White House unveils goals for Japan trade talks
WASHINGTON (Reuters) - The White House on Friday laid out objectives for trade talks with Japan, setting the clock for them to begin as early as Jan. 20, as the administration seeks to slash the United States' $69 billion trade deficit with the world's third-biggest economy. According to the document, the United States is aiming to secure duty-free market access for American industrial products and reduce or eliminate tariffs for U.S.
WASHINGTON (Reuters) - The White House on Friday laid out objectives for trade talks with Japan, setting the clock for them to begin as early as Jan. 20, as the administration seeks to slash the United States' $69 billion trade deficit with the world's third-biggest economy.
According to the document, the United States is aiming to secure duty-free market access for American industrial products and reduce or eliminate tariffs for U.S. agricultural goods. It may want to negotiate the deal in stages.
Washington is also seeking more equitable trade in the motor vehicle sector and will try to "ensure that Japan avoids manipulating exchange rates in order to prevent effective balance of payments adjustment or to gain an unfair competitive advantage," the document said.
October comments by U.S. Treasury Secretary Steven Mnuchin alluding to such a provision sparked concern in Japan that it might give Washington the right to label as currency manipulation any future foreign exchange market interventions by Tokyo.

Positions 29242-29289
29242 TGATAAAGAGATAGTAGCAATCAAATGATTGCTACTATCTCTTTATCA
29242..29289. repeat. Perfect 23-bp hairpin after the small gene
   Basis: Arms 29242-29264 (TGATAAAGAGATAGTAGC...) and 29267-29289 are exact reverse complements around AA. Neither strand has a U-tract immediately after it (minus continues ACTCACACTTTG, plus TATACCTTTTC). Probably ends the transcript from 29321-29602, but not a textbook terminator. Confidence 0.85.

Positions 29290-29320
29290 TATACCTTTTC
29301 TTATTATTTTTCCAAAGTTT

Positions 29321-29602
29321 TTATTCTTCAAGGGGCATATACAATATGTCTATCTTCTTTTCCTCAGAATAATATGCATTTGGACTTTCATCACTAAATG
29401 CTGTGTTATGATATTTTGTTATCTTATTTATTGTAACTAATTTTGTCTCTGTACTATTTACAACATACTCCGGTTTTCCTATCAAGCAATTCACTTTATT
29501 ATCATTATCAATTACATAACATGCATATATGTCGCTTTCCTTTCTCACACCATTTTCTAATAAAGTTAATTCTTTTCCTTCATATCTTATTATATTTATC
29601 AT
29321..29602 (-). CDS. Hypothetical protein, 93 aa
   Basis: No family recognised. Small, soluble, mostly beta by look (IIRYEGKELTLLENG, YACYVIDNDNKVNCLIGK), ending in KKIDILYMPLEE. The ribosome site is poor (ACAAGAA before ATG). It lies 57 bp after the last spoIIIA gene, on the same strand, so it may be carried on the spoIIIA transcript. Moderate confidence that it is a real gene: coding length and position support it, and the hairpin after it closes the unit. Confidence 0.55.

At a hearing this month on U.S. negotiating objectives for the trade talks, the United Auto Workers union called on the Trump administration to demand strict quotas on Japanese vehicles and parts, with any increases based on the growth of U.S. automotive exports to Japan.
In a statement, Democratic Senator Ron Wyden said he supported opening markets for U.S. goods, but criticized the objectives, saying they lacked detail and contained a "completely inadequate" approach to trade enforcement.
U.S. President Donald Trump has roiled international markets by embroiling China in a trade war, forcing Canada and Mexico to revamp the North American Free Trade Agreement, and pulling the United States out of the Trans-Pacific Partnership early last year.
(Reporting by Alexandra Alper; Editing by James Dalgleish)
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